The same story has repeated itself in Iraq. After more than a decade of obsessing over the country, the U.S. invaded and toppled Saddam's Baathist regime in 2003. Famously, while an anarchy of looting descended upon Baghdad after the initial U.S. victory, American troops were tasked with defending one particular government building: the oil ministry. The move quickly became a symbol for the mercenary motives that drove the war, and seemed to lend credence to the slogans of protesters the world over. So, today, with the apparent triumph of the Surge and the quelling of the Sunni insurgency, have American companies come to monopolize Iraq's oilfields? Well, not quite. Once again, the Chinese have made a vigorous play for a market newly opened by the American military: their largest state owned oil company CNPC just signed an initial agreement along with the British BP to develop the oil fields of Rumaila. In other words, the largest oil field in Iraq is now part owned by the Chinese. Another major Chinese company, Sinopec, is currently involved in a dispute with the Iraqi government over the Taq oil field in Kurdistan, but at the moment they too stand to profit indirectly from the American invasion.

So, the fact that this pattern is reemerging in Afghanistan should hardly qualify as a shocking development. On the contrary, what's surprising is that both parties in Washington still seem so committed to a militaristic foreign policy that seems, on a strict cost-benefit analysis, only to significantly benefit a small number of U.S. corporations - most notably, our military contractors. As a general rule then, whenever the U.S. topples a Third World dictator, while red and blue state patriots alike stand united in support of their commander-in-chief, we can assume that American troops will unwittingly end up defending the interests of state owned companies from Russia and China.

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Do Europeans Support Gay Marriage?

Josh Marshall discusses how capital punishment, though banned throughout Europe, is actually consistently supported by percentages comparable to that seen in U.S. polling on the issue. This leads Andrew Sullivan to argue that this is an instance of "civilized" parliamentary independence from public opinion. In other words, certain human rights shouldn't be put to a popular vote:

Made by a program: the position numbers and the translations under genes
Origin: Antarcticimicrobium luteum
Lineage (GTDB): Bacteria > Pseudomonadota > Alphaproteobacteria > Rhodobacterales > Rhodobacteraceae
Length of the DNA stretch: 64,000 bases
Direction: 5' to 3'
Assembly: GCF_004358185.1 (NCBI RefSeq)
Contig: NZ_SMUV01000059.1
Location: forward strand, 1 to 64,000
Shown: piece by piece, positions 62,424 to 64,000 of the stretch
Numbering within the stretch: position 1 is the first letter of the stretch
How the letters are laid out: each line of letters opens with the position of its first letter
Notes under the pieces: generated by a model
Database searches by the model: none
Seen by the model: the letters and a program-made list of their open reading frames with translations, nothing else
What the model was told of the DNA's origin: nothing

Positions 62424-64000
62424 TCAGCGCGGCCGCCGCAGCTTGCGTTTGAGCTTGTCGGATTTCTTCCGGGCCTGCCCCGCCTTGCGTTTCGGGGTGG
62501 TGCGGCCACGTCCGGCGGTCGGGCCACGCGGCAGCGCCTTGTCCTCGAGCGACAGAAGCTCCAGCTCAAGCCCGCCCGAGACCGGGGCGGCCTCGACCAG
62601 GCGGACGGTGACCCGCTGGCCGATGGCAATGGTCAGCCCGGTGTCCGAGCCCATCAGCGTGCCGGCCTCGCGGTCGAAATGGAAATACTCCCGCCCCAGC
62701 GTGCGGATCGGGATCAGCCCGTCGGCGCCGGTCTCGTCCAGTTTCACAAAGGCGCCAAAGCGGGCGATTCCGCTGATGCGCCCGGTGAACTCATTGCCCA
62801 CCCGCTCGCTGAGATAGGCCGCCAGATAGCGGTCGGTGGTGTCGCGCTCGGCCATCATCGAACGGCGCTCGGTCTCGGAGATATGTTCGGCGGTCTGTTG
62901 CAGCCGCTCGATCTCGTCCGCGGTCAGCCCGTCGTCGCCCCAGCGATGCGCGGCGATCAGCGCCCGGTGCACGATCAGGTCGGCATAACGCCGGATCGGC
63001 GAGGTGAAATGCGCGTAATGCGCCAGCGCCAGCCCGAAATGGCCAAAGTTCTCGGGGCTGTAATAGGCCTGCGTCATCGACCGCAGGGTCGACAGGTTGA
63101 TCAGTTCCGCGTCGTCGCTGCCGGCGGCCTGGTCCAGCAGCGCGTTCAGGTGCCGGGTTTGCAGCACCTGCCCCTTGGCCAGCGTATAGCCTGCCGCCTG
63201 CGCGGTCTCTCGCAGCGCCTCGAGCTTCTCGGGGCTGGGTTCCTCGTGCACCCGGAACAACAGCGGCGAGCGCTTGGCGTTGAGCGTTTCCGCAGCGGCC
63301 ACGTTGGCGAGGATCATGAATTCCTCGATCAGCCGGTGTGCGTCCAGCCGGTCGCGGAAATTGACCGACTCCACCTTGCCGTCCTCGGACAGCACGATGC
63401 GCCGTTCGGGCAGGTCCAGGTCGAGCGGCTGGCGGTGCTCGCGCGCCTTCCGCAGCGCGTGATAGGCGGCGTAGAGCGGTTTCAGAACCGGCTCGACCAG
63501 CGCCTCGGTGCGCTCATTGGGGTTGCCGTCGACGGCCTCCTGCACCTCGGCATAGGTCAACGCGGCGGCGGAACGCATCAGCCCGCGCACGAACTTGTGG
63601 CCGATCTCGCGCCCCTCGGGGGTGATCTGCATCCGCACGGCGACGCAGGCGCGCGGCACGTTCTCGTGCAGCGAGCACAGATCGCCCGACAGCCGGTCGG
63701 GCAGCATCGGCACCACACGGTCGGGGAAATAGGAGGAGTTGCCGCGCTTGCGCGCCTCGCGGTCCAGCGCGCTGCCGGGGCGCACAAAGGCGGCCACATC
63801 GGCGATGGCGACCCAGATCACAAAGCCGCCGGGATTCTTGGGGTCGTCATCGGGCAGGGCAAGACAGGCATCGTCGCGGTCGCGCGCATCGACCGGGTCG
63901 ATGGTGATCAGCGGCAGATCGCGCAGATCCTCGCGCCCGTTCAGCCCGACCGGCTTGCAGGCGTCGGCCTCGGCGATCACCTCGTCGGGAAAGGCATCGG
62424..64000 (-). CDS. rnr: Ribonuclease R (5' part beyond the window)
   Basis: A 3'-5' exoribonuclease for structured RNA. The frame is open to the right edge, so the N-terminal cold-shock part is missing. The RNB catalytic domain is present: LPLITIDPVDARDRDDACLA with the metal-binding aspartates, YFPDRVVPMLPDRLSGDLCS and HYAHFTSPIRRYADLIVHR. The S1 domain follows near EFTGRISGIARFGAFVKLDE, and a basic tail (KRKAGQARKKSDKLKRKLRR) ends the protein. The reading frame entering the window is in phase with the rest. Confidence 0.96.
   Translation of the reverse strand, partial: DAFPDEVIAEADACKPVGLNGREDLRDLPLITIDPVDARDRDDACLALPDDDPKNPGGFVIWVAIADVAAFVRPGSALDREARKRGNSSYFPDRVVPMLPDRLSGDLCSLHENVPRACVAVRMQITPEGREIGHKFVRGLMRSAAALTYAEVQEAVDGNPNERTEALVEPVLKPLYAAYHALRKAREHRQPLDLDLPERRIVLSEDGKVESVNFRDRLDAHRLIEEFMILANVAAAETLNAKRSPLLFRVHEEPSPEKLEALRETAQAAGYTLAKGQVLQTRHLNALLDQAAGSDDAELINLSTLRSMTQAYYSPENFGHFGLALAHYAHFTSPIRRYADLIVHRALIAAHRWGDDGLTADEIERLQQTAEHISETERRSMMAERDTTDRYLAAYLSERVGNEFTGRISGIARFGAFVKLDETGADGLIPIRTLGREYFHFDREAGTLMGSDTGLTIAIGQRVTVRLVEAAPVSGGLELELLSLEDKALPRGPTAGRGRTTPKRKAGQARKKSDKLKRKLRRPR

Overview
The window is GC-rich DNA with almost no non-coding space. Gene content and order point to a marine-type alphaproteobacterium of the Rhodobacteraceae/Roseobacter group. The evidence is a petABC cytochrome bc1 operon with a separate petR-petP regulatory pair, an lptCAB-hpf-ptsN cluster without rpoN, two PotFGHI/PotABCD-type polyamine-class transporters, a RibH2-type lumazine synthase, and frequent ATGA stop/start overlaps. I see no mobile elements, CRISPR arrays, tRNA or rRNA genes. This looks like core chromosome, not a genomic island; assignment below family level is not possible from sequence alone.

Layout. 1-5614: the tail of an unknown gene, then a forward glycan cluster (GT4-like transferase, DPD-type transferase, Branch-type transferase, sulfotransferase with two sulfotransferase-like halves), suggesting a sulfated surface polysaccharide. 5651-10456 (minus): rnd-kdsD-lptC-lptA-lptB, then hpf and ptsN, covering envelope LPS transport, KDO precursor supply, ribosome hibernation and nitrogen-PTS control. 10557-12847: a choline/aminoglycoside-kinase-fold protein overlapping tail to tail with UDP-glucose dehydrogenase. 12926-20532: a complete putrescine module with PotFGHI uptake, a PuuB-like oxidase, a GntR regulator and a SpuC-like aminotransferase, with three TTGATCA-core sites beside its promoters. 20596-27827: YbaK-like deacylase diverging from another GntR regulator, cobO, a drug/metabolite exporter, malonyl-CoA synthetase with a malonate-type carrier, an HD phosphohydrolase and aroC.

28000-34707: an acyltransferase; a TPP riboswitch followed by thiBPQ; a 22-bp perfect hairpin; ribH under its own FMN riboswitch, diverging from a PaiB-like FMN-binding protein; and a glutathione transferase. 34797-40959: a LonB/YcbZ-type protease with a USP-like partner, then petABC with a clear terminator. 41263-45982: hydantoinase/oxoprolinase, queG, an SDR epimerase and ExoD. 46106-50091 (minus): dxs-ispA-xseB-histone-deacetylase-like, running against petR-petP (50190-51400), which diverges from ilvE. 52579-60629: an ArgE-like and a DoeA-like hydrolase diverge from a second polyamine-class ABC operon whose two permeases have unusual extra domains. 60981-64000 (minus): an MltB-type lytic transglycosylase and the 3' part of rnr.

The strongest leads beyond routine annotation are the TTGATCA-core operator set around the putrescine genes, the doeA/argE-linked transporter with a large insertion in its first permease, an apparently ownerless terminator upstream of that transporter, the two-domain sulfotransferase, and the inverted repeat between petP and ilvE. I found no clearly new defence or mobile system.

The difference in Britain is that parliament routinely defies the popular will, as Burke urged them to at times. And because they treat this question - and others, like abortion and gay rights - as matters of personal conscience which political parties should not interfere with. You can call this anti-democratic, but you can also call it civilized.

All this is well and good, and of course Americans have a long historical experience with certain enumerated rights in our constitution (the Bill of Rights comes to mind). However, he slips when he makes the comparison to gay rights. Is it the case, for instance, that in those European nations where same-sex marriage is enshrined in law that a progressive elite has simply acted against majority opinion?

This simply isn't so. The first country to legalize same-sex marriages was the Netherlands, a country known for tolerance and religious liberty going back to the 16th century. Where did the Dutch masses stand on the issue? Well, 62% were in favor of expanding the definition of marriage. In Spain, where gay marriage was legalized in 2005, in the face of Vatican opposition, polling found that a day before the bill passed, 61% of the population supported the measure. Nine months later... support remained the same, and was 62%. Norweigans passed a bill in January 2009 which transitioned the country from having legal gay civil partnerships to full marriage rights. Where did the public stand? 58% supported it, and only 31% stood against this expansion of human liberty. In Sweden, same-sex marriage was just legalized last April. But, not only did a whopping 71% of Swedes support the right before parliament passed it, but even 68% of Lutheran pastors were alright with it!

So, sure, Europeans may agree with us to an extent on capital punishment. But in those countries where gay marriage is legal, strong majorities stand in support of that right.